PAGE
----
$6 million quantum computing center earns first legislative endorsement
The South Dakota Senate Education Committee has unanimously endorsed a bill to boost the state’s role in the emerging field of quantum computing, advancing it to the Legislature’s budget committee. The bill, backed by the Board of Regents, proposes a $6.03 million investment for quantum computing research and establishing a Center for Quantum Information Science & Technology. This center will be a collaborative effort among four public universities in South Dakota and aims to leverage the power of quantum computing, which uses qubits for faster processing compared to traditional bits used in regular computers. Governor Kristi Noem highlighted the transformative potential of quantum computing in her budget address, noting its ability to perform tasks significantly faster than conventional computers. The proposed funding will cover startup costs, support faculty and graduate students, facilitate an annual research symposium, and provide access to cloud quantum computing resources. This initiative is poised to enhance South Dakota’s educational and technological sectors, with potential benefits across various industries such as agriculture, health sciences, banking, and cybersecurity. Dr. José-Marie Griffiths of Dakota State University emphasized the importance of this investment for South Dakota to remain competitive in this advanced computing field.
In Other News: Physics World Article: “Spin supersolid appears in a quantum antiferromagnetic”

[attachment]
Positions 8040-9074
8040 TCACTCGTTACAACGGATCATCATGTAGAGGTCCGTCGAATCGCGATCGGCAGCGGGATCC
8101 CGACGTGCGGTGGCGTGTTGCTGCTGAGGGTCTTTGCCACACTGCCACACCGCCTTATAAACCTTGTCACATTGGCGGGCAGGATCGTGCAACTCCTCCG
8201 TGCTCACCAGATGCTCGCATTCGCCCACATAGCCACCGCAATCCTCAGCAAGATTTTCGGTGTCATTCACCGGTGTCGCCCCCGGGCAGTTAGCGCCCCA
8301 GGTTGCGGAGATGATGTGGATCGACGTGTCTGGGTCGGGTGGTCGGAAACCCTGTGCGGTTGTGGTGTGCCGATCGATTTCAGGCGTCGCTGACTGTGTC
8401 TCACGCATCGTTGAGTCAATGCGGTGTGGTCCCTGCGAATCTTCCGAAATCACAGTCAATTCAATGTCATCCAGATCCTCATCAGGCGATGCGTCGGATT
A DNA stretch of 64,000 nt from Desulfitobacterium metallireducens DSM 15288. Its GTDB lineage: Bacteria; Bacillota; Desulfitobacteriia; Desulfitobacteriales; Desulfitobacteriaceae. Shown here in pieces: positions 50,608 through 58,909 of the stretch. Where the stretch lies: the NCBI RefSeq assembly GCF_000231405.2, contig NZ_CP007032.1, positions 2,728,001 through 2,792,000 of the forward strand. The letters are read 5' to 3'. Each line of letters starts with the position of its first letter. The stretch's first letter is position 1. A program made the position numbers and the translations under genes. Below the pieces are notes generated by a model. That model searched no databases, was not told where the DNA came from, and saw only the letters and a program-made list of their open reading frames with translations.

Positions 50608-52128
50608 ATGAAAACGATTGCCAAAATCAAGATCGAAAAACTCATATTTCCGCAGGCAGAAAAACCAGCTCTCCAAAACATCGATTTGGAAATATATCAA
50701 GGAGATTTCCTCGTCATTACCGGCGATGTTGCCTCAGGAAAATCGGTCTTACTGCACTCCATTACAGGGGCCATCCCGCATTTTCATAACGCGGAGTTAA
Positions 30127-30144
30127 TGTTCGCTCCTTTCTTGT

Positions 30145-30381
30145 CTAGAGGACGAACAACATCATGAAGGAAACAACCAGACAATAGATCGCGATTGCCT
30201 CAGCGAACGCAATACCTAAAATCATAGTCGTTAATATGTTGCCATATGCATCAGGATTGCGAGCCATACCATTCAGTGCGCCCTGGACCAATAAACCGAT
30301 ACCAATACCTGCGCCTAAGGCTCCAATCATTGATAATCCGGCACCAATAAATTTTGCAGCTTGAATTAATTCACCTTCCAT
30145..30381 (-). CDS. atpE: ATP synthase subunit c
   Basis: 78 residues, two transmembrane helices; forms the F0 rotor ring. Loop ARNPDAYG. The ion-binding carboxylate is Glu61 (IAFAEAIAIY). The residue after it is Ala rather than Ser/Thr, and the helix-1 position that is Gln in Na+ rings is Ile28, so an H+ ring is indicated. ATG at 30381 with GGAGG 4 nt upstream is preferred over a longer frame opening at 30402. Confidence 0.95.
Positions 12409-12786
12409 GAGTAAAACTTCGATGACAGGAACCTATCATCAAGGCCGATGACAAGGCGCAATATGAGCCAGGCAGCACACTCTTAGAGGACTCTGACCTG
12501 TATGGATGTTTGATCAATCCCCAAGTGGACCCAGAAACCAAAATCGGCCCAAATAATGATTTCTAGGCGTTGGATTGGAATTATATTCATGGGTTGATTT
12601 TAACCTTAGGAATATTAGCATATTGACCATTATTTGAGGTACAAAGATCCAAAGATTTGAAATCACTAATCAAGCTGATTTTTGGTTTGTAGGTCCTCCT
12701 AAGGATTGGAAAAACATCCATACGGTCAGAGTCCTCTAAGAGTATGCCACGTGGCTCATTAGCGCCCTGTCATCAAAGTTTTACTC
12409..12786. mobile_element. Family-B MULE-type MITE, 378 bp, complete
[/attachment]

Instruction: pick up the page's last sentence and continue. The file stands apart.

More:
Researchers from China, France, and Australia have discovered a new quantum state of matter, known as a spin supersolid, in an antiferromagnetic material with a triangular atomic lattice structure, a recent PhysicsWorld article states. This groundbreaking discovery, detailed in Nature, could revolutionize cooling techniques by eliminating the need for liquid helium, as the material exhibits a giant magnetocaloric effect. Spin supersolids combine the properties of superfluids (flowing without friction) and solids (having a crystalline structure). The team, led by Gang Su from the University of Chinese Academy of Sciences, conducted magnetocaloric measurements below 1 K and neutron diffraction experiments in France and Australia, confirming the existence of this new quantum state in a compound called Na2BaCo(PO4)2 (NBCP). Their findings indicate potential for helium-free sub-Kelvin cooling methods, advantageous for materials science and quantum technology. The research also paves the way for further exploration into spin supersolids and other exotic quantum states in similar compounds.